*insert musical note* Hello, darkness, my old friend. It’s something-something, me again. So, I don’t know the words. Are you here for musical theory or for a recap of the craziest season in recent memory? I thought so! Today’s jazz handsy recap is of the catchers. Please don’t ask if this is ranking for next year. It’s not a ranking for next year. It’s me recapping last season (last two months?). Please, for the love that all is holy, understand this. It’s all I ask of you. Well, that and shower me with praise. The latter isn’t hard, the former is. Also, remembering which is the ‘latter’ and which is the ‘former’ is hard too. Quibbles and semantics, my good man and five lady-mans. It wouldn’t be fair for me to preseason rank the players, then rank them again in the postseason based on my opinion, so these postseason top 20 lists are ranked according to our Fantasy Baseball Player Rater. It’s cold hard math, y’all! Anyway, here’s the top 20 catchers for 2020 fantasy baseball and how they compared to where I originally ranked them:Please, blog, may I have some more?
This is what they call in the biz a GAP — a General Appreciation Post. It has not been a general appreciation type year, but Juan Soto (1-for-4, 3 runs, 3 RBIs and a slam (12) and double legs (4, 5), hitting .345) aka Sexy Dr. Pepper makes me wake up at quarter to 6 every morning, jump out of bed like Dicky Fox and scream, “I love Juan Soto!” Then Cougs rolls over and mutters, “865,” which is the number of times she’s said to stop screaming that first thing in the morning. Listen, it’s been a trying year, and I appreciate all of you sticking with us through what was the craziest year on memory, and I’m not gonna get choked up, because I’m way more appreciative of Juan Soto. HE’S BETTER THAN TROUT. Sorry, but Mr. Al Caps is right. Sexy Dr. Pepper is 12 years old and he’s doing things not seen since 2002 when a headless ghost Ted Williams was teaching a bone-sober and dead Babe Ruth why he was striking out so much. It’s an absolute joy to watch. I think I like Treat Urner (3-for-6, 1 run and his 11th and 12th steals) partially because he plays with Juan Soto. In 2021, I’m not sure yet if I’m going to have Juan Soto in the top two, three, four or five, but this is only the beginning of that discussion which will go until 2030, when we’re all finally stepping out of quarantine like a bunch of vampires. Anyway, here’s what else I saw yesterday in fantasy baseball:Please, blog, may I have some more?
We’ve reached the home stretch. If your lineup needs a short shot in the arm heading down the stretch, look no further than Samwell Tarly lookalike, Rowdy Tellez (23.9% ESPN, 20% CBS). The Blue Jays’ power lefty has been on a tear of late and has made some really impressive gains in the plate discipline department. Tellez has cut his strikeout rate nearly in half thanks to a lowered O-Swing rate and an increased Z-Contact rate. For the year, he sports a .383 wOBA and has managed to hit lefties pretty hard. That’s kept his bat in the lineup full time. Just take a look at his Baseball Savant page, it’s full of “Red”. Tellez currently sits as the 14th ranked first-baseman on the ESPN Player Rater and has provided positive contributions in every category except stolen bases. I was very surprised to see Rowdy as low owned as he was, so scoop him up now and ride the hot hand! Let’s take a look at some other pickups to help you down the stretch.Please, blog, may I have some more?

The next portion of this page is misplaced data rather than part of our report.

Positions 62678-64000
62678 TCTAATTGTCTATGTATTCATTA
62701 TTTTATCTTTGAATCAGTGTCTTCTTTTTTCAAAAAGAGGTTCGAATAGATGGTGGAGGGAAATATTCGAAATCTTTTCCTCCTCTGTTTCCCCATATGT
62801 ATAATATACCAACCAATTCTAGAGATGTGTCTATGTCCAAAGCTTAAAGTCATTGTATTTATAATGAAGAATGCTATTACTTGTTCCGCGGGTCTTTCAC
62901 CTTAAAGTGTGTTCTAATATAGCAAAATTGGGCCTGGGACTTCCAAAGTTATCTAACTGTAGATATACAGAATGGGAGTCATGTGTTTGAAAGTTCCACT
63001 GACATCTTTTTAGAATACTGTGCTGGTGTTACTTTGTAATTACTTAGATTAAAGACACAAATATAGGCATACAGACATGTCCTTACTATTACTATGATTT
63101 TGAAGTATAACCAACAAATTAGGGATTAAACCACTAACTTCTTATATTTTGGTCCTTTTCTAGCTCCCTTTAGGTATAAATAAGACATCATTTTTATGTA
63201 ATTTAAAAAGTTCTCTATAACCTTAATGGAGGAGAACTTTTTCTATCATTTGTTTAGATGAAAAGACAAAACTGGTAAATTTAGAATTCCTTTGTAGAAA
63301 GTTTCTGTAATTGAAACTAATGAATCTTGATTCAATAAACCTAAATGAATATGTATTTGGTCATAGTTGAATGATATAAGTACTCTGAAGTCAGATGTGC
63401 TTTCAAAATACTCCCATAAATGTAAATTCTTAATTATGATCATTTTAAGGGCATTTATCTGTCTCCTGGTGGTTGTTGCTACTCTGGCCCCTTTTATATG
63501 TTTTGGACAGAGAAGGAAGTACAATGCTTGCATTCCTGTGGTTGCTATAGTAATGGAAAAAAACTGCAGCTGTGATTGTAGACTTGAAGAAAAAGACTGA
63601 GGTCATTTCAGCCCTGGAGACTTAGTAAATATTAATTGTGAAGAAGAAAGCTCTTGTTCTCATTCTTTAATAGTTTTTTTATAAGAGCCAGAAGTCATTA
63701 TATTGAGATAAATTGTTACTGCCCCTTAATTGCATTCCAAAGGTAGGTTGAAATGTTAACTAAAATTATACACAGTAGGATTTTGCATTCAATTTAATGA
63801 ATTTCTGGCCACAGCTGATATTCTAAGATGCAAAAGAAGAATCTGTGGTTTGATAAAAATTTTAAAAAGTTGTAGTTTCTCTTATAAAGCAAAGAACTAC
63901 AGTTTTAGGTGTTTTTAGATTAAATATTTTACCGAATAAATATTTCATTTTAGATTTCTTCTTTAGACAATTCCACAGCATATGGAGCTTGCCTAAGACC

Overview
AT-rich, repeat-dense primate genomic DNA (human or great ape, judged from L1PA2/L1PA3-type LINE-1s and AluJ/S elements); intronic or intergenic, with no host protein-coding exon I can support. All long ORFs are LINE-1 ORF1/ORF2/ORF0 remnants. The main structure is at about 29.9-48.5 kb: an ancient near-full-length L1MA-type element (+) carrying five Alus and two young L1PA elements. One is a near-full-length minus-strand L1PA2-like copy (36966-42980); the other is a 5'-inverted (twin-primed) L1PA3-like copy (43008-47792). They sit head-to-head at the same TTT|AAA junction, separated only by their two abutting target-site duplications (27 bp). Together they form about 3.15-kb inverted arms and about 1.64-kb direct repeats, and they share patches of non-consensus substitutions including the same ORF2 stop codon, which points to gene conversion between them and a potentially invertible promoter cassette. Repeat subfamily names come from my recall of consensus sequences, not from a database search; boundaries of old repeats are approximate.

Stop me if you’ve heard this before: plenty of bullpens arms are hurt or performing poorly. That’s always kind of the case but the baseball gods seem intent on cramming in the usual amount of reliever chaos in the shortened season. It was a good year to invest lightly in saves. They are there for the taking on your wire.Please, blog, may I have some more?
Welcome back to JKJ’s School of Waiver Wire Wizardry. It’s time for Lesson Two, where I hope to improve upon my decently successful Lesson One.
James Karinchak doesn’t have the closer gig like I and many others thought he would, so that’s a big time bummer, not only as-an-analyst-wise, but also multiple-Karinchak-owner-wise. Still worth a stash because Brad Hand really isn’t all that great anymore, and Karinchak is a good ratios and strikeout guy, and holds if your league counts ’em. Hand’s K-rate is still very healthy, but man he’s given up a lot of barreled balls already and the xERA is over 4. I really think it’s only a matter of time.
Colin Moran predictably has gone cold. Teoscar Hernandez a little bit as well but the BA is still healthy (for now). JaCoby Jones has been holding up nicely, at least. Oh, and that Trent Grisham guy is raking. He’s looking like a budding superstar, with the rare power and speed combo we just don’t see much in baseball anymore. I tossed in a quick note about Donovan Solano at the end, and he’s been smacking base hit after base hit since. Planned to cover him this week but his ownership rates ballooned.
Nothing to write home about with my other picks from last week. Let’s see if I do better this time around.
Remember, students, 2020 is a weird one. The hotties need to be given a shot. Don’t be the guy who looks back at the missed opportunities that could have given you your asterisk-laden fantasy baseball title! Just kidding, for the record. No asterisks this year. We’re all in this same crazy boat together.
Note: Only players in the 30th percentiles (39% or below) on either Yahoo! or ESPN are considered. All stats as of 8/7/2020.Please, blog, may I have some more?